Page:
in reply to
Whatever happened to Ada?
To begin, Ada has not failed. Nor did the punch cards. They all have played an integral part in the evolution of other programming languages that followed. I haven't spent a lot of my time digging up history on this subject, but I'd imagine Ada, being probably one of the earliest programming languages, has succeeded in as much as it essentially established the roots of modern computational science.
You can learn considerably more about Ada here. I'm confidant that after a little bit of digging, you'll discover that Ada had very little to do with 'failure', afterall :)
update: Well, what I meant by 'not failed' assertion is that Ada has left it's mark in the field of computing science. I'm sure even Larry himself might have borrowed the better parts of it when designing Perl.
Now, when it comes to such things as web development, OOP, and modern systems development, I am not very knowledgable when it comes to Ada. From what little experience I have programming, I'm comfortable with Delphi, VB, VC++, Java, and Perl among a few other languages. Unfortunately, I haven't had the chance to learn much Ada. Coming to think of it, being a part of a larger community (of programmers), I might have contributed (at least a little) to the current 'pitiful' state of Ada by simply not picking up a book or two years back when I still had the time and energy to master new languages ;)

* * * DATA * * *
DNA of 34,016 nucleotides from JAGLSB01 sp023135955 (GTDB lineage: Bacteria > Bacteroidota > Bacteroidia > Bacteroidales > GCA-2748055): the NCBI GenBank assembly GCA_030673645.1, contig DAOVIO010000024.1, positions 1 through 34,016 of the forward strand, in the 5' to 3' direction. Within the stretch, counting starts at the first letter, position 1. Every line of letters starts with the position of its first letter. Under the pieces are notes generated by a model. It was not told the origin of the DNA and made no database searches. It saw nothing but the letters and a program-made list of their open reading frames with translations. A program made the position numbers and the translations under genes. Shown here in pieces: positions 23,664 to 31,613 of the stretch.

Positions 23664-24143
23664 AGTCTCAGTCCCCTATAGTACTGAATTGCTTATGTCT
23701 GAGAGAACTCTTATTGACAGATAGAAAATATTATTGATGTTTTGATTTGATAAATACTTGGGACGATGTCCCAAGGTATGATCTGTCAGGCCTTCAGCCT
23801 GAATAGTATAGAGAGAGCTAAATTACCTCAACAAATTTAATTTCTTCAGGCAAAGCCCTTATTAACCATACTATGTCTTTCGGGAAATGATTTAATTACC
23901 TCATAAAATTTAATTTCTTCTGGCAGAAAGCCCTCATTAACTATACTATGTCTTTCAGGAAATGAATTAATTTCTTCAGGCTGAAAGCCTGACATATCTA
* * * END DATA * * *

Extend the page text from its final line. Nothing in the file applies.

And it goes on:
update: Abigail-II, I stand corrected and even a bit embarrassed for the grossly inacurate statement; I must have been drinking extra strong coffee at the time of the writing of my first post (or thinking of both the legacy of Ada Byron's first 'programming language' and the naming of a modern language in her honour all at the same time) ;-)
"We've all heard that a million monkeys banging on a million typewriters will eventually reproduce
the entire works of Shakespeare. Now, thanks to the Internet, we know this is not true."
Robert Wilensky, University of California